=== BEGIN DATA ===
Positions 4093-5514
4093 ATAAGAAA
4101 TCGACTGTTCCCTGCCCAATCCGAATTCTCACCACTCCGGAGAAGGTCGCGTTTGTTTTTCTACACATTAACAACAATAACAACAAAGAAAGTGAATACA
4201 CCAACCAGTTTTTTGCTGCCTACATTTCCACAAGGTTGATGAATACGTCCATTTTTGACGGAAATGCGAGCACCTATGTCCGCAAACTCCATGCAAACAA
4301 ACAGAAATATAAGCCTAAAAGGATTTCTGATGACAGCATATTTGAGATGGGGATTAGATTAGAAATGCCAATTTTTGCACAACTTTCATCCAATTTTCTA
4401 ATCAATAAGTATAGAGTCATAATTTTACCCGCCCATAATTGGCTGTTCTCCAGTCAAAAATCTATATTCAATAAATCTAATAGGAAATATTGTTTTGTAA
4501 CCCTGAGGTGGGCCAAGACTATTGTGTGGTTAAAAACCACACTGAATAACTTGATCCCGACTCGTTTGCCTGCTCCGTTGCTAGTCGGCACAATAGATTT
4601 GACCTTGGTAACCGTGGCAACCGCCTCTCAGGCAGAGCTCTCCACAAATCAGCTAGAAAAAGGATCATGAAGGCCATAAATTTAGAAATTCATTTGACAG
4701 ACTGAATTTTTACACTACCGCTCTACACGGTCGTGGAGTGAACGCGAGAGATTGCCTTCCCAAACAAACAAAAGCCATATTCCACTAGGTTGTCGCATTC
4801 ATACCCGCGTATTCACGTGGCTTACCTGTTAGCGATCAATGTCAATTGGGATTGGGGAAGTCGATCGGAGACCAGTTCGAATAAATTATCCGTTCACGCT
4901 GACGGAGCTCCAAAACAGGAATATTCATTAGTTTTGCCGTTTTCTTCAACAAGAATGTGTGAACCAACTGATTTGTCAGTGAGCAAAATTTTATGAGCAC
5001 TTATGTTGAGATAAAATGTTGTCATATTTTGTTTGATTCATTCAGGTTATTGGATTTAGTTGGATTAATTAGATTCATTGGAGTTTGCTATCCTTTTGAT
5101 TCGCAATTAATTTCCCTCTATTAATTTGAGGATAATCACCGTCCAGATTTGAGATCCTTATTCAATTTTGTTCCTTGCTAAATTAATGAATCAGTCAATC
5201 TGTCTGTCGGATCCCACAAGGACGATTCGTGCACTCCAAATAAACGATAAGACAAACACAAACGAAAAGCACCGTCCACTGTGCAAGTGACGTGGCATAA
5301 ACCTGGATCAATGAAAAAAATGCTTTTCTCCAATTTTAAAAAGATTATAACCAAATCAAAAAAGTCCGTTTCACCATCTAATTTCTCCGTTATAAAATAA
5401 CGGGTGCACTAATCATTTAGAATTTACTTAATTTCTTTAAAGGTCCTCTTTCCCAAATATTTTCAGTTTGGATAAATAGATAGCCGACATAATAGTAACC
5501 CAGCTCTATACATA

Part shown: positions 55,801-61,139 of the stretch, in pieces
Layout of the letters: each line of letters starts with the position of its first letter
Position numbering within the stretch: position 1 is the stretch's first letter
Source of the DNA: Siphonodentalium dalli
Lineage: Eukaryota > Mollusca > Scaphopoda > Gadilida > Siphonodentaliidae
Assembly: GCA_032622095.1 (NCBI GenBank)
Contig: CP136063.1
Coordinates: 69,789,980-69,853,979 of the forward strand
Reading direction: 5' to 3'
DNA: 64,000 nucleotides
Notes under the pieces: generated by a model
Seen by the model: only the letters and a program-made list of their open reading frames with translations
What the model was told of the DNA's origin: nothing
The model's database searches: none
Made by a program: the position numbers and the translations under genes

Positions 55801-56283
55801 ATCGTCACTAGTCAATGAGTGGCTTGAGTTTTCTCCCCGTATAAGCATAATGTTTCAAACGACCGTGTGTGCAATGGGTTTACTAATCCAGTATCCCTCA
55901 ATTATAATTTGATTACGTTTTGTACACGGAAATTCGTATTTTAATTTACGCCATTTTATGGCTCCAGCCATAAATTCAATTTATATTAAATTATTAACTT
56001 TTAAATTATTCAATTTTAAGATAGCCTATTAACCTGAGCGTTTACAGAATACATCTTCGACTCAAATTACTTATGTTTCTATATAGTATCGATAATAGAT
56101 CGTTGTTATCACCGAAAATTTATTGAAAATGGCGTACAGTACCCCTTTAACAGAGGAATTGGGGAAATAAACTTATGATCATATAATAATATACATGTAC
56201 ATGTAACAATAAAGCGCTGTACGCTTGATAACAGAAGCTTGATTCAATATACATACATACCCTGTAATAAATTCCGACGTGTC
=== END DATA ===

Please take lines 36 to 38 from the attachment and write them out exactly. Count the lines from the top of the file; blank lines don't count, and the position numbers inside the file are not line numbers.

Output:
56001 TTAAATTATTCAATTTTAAGATAGCCTATTAACCTGAGCGTTTACAGAATACATCTTCGACTCAAATTACTTATGTTTCTATATAGTATCGATAATAGAT
56101 CGTTGTTATCACCGAAAATTTATTGAAAATGGCGTACAGTACCCCTTTAACAGAGGAATTGGGGAAATAAACTTATGATCATATAATAATATACATGTAC
56201 ATGTAACAATAAAGCGCTGTACGCTTGATAACAGAAGCTTGATTCAATATACATACATACCCTGTAATAAATTCCGACGTGTC